1. Boot a live DVD/USB, since you can't modify the necessary ext4 feature with it mounted

2. Run "tune2fs -O casefold /dev/sda1" (or replace "sda1" with whatever device your ext4 file system resides on)

3. Reboot

4. Make a new, empty directory. Eg, "mkdir .wine" (if you're going to move an existing install, or rename or backup the existing Wine install)

5. Use chattr to set the casefolding (insensitive) flag: "chattr +F .wine"

 

Now you can enjoy a case-insensitive tree on Linux and Wine won't struggle to fake Windows insensitive behavior on top of a case-sensitive file system (since it no longer is one).

nice but what about using wine to run software on a windows NTFS volume? that should be case insensitive to begin with right?

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Just now, CBM said:

nice but what about using wine to run software on a windows NTFS volume? that should be case insensitive to begin with right?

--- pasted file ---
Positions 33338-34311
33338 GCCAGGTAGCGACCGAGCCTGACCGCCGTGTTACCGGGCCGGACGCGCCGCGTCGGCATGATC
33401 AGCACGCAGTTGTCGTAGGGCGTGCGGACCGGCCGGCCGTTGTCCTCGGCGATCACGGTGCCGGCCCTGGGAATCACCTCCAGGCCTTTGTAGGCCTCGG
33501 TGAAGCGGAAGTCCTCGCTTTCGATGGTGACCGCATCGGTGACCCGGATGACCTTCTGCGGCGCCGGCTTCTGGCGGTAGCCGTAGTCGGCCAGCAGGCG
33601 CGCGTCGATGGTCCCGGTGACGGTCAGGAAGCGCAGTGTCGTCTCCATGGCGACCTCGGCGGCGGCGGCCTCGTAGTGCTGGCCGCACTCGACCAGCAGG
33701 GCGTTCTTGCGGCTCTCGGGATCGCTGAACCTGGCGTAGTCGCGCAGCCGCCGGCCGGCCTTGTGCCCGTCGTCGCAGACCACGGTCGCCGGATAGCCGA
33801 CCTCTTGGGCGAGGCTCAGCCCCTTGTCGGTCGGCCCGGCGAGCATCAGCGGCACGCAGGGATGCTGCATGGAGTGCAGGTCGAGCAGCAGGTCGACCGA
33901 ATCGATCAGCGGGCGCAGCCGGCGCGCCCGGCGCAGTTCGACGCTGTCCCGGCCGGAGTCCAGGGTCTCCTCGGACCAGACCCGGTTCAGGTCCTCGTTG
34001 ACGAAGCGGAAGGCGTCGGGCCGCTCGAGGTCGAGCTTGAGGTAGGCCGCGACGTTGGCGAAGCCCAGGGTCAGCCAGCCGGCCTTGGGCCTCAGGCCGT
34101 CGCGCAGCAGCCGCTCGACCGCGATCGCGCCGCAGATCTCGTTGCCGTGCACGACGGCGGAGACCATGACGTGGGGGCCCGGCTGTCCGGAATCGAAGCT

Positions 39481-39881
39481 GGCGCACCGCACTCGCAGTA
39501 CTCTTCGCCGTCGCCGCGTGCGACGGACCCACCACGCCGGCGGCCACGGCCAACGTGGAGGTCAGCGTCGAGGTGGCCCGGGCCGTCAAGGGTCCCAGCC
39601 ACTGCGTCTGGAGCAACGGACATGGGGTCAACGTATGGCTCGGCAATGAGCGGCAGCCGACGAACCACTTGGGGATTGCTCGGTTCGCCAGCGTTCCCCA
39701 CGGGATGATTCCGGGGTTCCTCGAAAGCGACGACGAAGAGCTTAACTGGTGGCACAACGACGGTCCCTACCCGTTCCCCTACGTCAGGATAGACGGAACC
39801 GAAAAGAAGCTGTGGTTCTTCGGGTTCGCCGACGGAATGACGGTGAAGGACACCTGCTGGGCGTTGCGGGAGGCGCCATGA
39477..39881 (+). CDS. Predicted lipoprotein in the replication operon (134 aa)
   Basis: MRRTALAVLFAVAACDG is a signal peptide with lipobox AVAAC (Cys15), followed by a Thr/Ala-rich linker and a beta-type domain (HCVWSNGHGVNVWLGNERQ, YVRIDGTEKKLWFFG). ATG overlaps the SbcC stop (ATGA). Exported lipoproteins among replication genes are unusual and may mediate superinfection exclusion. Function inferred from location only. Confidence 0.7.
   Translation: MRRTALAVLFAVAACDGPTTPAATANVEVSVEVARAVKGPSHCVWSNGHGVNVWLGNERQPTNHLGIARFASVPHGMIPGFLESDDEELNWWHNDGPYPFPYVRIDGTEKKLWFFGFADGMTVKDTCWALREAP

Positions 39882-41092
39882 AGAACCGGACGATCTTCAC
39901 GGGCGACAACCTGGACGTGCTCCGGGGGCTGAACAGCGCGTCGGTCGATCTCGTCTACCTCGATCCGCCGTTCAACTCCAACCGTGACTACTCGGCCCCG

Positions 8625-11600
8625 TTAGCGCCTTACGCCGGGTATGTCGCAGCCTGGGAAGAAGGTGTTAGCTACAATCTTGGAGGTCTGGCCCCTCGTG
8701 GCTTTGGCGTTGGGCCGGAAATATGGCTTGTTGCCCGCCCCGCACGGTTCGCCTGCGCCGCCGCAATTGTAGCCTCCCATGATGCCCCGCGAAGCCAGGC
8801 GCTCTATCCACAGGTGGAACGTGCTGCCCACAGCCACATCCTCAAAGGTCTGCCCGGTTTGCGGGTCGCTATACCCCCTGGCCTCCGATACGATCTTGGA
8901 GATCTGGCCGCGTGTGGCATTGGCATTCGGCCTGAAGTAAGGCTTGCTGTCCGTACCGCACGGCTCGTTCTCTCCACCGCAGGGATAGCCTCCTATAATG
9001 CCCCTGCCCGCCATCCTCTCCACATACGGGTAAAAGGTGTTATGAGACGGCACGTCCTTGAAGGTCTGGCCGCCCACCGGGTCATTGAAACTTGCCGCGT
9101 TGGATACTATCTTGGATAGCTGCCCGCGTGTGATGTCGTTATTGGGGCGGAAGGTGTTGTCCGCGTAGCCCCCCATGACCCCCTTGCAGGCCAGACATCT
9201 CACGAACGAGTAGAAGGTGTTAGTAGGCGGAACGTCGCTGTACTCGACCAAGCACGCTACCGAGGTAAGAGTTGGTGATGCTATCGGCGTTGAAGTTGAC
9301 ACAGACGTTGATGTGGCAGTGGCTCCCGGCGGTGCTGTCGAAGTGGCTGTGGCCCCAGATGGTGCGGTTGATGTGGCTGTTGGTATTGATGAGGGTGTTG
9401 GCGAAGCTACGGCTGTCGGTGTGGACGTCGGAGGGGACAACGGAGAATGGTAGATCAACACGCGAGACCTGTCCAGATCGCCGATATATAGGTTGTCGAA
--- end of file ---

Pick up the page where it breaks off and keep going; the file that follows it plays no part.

No, NTFS is case-sensitive and mounting it in Linux will always result in a case-sensitive file system tree. Windows itself is pulling off tricks to fake case-insensitivity and there are several ways applications can get case-sensitive lookups working on it. It's complicated :)

 

FAT and exFAT are always case-insensitive and those would probably fine enough for Wine. At least exFAT doesn't have file size limits :P

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3 minutes ago, chungy said:

No, NTFS is case-sensitive and mounting it in Linux will always result in a case-sensitive file system tree. Windows itself is pulling off tricks to fake case-insensitivity and there are several ways applications can get case-sensitive lookups working on it. It's complicated :)

 

FAT and exFAT are always case-insensitive and those would probably fine enough for Wine. At least exFAT doesn't have file size limits :P

would the linux filesystem case sentivitity trick work when mounting NTFS volumes in linux?

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31 minutes ago, chungy said:

No, what I described is very specific to ext4, it won't work on any other file system.

ok, cool

 

well from what I understand, many of the "linux native"? filesystems like ext4 are vastly superior to fat, exfat and NTFS anyway :-)